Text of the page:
It’s 1995 and we’re on the 2 633 mile Pacific Crest Trail (PCT) with a young woman who’s using 1 100 miles of it as life repair. She’s in the middle of nowhere, her feet are a bloody mess (in all sorts of senses) and she’s lost her boots, irretrievably tumbled down a mountain. And this is just the wonderfully written Prologue…
The PCT runs from the Mexican to the Canadian border through unforgiving mountains, breathtaking scenery and heart-stopping wildlife. Combining gruellingly long, hot waterless stretches with ice-cold peaks and, to be fair, those spectacular vistas, this is - to mangle the cliché - nowhere near a walk in the park, even if she staggers through a fair few national ones along the way. Quite the contrary. It’s a body-mauling, soul-stretching, character-battering-yet-forming pilgrimage dedicated to her mother, whose early loss to cancer 26-year-old Cheryl has not grieved. As we will find out.
Strayed wrote and published this enthralling memoir 15 years after the events she writes about: she clearly wrote good journals and – spoiler – there are bears, rattlesnakes and dodgy characters aplenty; but there aren’t any Sasquatch, bigfoots or yetis. There are some warmer, nicer characters too; but they are mostly bit parts. Our heroine, centre stage, is Cheryl. With the PCT a close second.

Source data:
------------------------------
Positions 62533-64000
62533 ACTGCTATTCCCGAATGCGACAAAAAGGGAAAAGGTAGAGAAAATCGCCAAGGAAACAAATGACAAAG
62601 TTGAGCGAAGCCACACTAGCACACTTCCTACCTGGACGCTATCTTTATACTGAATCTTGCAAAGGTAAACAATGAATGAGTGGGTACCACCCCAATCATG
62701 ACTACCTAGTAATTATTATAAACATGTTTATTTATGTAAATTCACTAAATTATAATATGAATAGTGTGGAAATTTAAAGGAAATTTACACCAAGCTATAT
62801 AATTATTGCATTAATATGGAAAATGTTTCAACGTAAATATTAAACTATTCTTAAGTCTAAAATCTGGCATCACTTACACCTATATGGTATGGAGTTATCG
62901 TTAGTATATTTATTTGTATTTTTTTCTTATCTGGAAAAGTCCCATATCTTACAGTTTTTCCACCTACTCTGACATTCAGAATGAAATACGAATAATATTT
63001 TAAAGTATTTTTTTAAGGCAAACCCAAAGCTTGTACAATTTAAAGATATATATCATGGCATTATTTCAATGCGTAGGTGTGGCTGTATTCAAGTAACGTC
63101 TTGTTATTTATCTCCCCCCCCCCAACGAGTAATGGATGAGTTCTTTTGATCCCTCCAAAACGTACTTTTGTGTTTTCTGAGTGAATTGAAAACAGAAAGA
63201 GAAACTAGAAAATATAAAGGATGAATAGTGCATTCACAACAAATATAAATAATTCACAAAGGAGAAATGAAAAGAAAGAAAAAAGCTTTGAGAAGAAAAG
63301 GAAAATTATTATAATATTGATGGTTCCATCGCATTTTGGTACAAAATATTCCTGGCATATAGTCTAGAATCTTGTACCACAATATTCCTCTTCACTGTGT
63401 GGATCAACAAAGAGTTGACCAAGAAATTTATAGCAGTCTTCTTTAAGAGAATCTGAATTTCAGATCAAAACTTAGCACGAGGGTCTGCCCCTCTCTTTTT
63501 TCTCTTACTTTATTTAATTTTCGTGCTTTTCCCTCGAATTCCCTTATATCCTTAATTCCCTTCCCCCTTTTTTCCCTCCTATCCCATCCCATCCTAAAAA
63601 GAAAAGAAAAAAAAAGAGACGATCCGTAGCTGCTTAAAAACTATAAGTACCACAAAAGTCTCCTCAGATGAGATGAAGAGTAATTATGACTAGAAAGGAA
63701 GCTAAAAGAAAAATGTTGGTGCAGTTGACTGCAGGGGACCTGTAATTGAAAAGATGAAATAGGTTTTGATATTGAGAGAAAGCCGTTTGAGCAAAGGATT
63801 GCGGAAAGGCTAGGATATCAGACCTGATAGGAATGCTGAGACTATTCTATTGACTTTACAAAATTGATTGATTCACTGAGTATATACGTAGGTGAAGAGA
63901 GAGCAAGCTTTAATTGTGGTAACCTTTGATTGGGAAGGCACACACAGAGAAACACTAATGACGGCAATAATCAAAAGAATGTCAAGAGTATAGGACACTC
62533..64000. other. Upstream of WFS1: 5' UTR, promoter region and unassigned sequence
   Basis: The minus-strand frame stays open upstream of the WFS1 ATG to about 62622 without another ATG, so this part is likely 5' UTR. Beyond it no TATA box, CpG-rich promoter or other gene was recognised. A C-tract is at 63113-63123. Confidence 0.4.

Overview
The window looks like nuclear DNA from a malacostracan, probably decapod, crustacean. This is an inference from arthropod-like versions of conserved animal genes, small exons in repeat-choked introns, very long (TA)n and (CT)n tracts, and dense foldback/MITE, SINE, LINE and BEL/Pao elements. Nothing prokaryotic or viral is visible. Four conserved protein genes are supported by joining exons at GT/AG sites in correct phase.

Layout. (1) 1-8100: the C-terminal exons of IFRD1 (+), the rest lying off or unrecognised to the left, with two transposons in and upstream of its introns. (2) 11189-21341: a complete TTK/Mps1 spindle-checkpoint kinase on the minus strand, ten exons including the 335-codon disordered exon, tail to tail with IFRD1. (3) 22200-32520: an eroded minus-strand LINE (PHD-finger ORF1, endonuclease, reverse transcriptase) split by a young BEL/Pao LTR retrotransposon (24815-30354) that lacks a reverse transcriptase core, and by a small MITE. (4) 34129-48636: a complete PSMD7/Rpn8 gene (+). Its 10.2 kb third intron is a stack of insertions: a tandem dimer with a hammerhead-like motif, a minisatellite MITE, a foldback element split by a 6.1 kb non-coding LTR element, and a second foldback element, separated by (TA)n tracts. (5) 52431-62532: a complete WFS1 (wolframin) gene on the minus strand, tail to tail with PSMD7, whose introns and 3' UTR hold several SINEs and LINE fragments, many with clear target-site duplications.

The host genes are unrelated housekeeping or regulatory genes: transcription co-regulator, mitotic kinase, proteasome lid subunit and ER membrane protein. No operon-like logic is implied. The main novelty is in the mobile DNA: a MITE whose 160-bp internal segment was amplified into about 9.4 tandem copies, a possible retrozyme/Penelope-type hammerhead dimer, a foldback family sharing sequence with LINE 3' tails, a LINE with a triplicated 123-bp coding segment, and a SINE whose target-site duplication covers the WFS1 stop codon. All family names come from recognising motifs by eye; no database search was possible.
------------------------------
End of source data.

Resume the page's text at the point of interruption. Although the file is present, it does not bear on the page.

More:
Wild is an honest appraisal of a life more than a bit off the rails and needing some serious introspection and processing. Most people would go meditate up just one mountain or talk to a therapist. Cheryl Strayed changed her name – read the book to find out why – and then went serious walkabout in the wilderness to piece her chaotic life back together.
Here’s an extract from the middle of the book: a chapter called The Accumulation of Trees. She’s good on chapter headings – try Corvidology; Range of Light; Lou out of Lou and Box of Rain. In this one she writes about: "…what it was like to walk for miles for no reason other than to witness the accumulation of trees and meadows, mountains and deserts, streams and rocks, rivers and grasses, sunrises and sunsets. The experience was powerful and fundamental. It seemed to me that it had always felt like this to be a human in the wild…" A wild, she goes on to say, that "would both shatter and shelter her".
So this is a story of woman vs Nature and also woman vs her own nature. Is it redemptive? You’ll have to read it to find out but I can promise you one thing: it will be well worth the journey, lost boots and all.